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Choose the Best Toys for Your Childs Brain Development!
By Deborah McNelis, Owner/ braininsights, LLC

You are busy right?  As a parent there is always so much to do… and so much to know.  In the midst of all you have going on your goal is to provide the best for your child.  You probably have heard about how important the early years are for your child’s brain development. … but may be unsure of what is best.

Deborah McNelis

When parent or grandparents ask for advice, My response always is, “Loving interaction and play with real  people and objects is what a developing brain needs most.”   Too often parents get the message that flashing electronic toys or DVD’s are good for brain development.  However, when children have the chance to use multiple senses, have fun interacting directly with you, or  have opportunities to create and manipulate objects with their hands this provides optimal opportunities for strong brain connections.

In relation to this, a report made available by the National Scientific Council on the Developing Child states the following:

“Although a varied array of experiences clearly stimulates learning in the preschool years, promotional statements about the superior brain building impacts of expensive “educational” toys and videos for infants and toddlers have no scientific support.”  

So I recommend instead of electronic gadgets and programs, when looking for toys that are best for children look for ones that do any or all of the following:

  • Provides an opportunity for direct interaction and manipulation
  • Gives a child a chance to develop something with their hands
  • Offers a variety of ways of using the toy or objects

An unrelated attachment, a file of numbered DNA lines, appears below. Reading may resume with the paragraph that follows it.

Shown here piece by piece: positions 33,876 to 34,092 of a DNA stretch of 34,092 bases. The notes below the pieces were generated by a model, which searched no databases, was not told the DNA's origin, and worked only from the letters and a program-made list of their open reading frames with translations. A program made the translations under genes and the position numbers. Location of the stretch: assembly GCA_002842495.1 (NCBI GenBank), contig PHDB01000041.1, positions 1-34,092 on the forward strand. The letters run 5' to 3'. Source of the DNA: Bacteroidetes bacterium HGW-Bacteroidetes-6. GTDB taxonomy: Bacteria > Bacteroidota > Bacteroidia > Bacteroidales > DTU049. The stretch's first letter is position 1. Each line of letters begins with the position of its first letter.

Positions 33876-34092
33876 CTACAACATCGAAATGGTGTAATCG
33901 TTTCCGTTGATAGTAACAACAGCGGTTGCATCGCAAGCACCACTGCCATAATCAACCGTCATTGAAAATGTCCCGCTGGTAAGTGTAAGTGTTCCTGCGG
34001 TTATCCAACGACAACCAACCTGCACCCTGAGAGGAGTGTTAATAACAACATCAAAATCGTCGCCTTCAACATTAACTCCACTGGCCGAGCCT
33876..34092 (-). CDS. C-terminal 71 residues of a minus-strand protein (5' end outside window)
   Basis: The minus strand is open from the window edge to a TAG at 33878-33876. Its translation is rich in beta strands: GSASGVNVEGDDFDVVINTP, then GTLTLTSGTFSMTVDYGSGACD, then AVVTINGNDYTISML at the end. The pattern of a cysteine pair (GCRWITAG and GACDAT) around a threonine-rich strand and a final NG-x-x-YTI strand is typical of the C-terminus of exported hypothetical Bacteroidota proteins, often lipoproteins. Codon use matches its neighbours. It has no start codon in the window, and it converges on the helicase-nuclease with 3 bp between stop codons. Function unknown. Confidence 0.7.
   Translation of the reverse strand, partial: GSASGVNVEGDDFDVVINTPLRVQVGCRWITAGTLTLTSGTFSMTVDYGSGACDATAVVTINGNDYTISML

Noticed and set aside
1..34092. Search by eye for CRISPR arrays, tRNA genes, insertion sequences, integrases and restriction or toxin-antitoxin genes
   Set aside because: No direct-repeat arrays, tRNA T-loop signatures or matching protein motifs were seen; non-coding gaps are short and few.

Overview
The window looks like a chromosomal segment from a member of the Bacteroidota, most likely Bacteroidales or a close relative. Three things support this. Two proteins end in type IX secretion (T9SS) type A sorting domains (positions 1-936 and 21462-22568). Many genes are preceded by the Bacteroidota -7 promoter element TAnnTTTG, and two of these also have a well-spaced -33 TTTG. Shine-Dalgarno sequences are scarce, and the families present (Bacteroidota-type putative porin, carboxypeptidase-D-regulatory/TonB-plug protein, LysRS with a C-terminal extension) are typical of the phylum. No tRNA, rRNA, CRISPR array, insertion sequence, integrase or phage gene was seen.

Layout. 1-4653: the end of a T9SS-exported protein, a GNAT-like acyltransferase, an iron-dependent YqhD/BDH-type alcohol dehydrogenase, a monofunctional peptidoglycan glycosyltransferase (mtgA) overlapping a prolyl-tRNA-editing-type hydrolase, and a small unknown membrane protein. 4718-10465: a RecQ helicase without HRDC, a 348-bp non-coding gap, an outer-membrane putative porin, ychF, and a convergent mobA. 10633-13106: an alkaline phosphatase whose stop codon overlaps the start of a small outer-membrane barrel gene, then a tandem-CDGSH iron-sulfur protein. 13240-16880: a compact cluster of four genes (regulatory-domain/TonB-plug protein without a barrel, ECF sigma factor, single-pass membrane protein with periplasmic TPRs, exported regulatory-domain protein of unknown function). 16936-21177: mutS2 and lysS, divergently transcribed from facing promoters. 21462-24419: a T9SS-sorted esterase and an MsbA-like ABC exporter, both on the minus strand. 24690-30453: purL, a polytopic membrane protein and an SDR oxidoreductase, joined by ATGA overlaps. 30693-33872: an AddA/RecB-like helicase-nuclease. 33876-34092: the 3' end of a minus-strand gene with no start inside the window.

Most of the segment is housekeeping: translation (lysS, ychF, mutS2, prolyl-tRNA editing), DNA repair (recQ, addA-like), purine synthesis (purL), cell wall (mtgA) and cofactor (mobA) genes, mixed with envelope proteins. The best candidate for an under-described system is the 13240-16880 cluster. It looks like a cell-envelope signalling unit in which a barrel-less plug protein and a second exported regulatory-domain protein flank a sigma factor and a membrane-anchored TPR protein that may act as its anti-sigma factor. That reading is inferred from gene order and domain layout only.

•  Sparks imagination and creativity
  •  Allows the child to repeat a process
  • Promotes physical activity

Examples are: Puzzles, building blocks, building sets, crayons, balls, paints, play dough, dolls, trucks and cars, shape sorters,  sand toys, bean bags, nesting cups, pretend play sets, water toys, and books!

Opportunities to just play, create , explore, and manipulate objects provides the best opportunities for developing the higher thinking areas of the brain. When these activities are driven by a child’s own interests this is when you will almost be able to see brain connections being made!

Have fun!

* Special Tip: You can also get additional brain information and a daily brain fact at http://braininsights.blogspot.com

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As an Early Brain Development Specialist and the award winning author of, The Brain Development Series. She has been seen in several national publications and receives rave reviews for her presentations throughout the country. Her goal through this work is for everyone to gain an understanding of early brain development, it’s impact, and the ways we can all easily make a difference.

Learn more about this article's author, Deborah McNelis.

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